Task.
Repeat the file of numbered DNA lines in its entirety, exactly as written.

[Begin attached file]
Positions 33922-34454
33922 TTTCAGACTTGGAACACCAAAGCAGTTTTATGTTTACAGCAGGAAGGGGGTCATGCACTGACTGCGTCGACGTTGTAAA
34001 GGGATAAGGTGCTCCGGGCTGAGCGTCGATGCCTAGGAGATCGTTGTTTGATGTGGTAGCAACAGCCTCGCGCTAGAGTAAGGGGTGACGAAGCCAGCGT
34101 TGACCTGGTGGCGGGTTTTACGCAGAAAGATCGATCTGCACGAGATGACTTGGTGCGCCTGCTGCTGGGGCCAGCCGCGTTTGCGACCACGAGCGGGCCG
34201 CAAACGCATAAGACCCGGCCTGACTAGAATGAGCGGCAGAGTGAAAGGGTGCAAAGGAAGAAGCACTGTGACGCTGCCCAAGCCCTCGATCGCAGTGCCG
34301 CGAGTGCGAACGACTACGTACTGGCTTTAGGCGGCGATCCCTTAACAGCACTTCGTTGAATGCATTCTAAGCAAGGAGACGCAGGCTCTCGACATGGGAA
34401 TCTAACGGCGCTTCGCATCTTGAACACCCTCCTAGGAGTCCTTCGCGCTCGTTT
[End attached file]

Positions 33922-34454
33922 TTTCAGACTTGGAACACCAAAGCAGTTTTATGTTTACAGCAGGAAGGGGGTCATGCACTGACTGCGTCGACGTTGTAAA
34001 GGGATAAGGTGCTCCGGGCTGAGCGTCGATGCCTAGGAGATCGTTGTTTGATGTGGTAGCAACAGCCTCGCGCTAGAGTAAGGGGTGACGAAGCCAGCGT
34101 TGACCTGGTGGCGGGTTTTACGCAGAAAGATCGATCTGCACGAGATGACTTGGTGCGCCTGCTGCTGGGGCCAGCCGCGTTTGCGACCACGAGCGGGCCG
34201 CAAACGCATAAGACCCGGCCTGACTAGAATGAGCGGCAGAGTGAAAGGGTGCAAAGGAAGAAGCACTGTGACGCTGCCCAAGCCCTCGATCGCAGTGCCG
34301 CGAGTGCGAACGACTACGTACTGGCTTTAGGCGGCGATCCCTTAACAGCACTTCGTTGAATGCATTCTAAGCAAGGAGACGCAGGCTCTCGACATGGGAA
34401 TCTAACGGCGCTTCGCATCTTGAACACCCTCCTAGGAGTCCTTCGCGCTCGTTT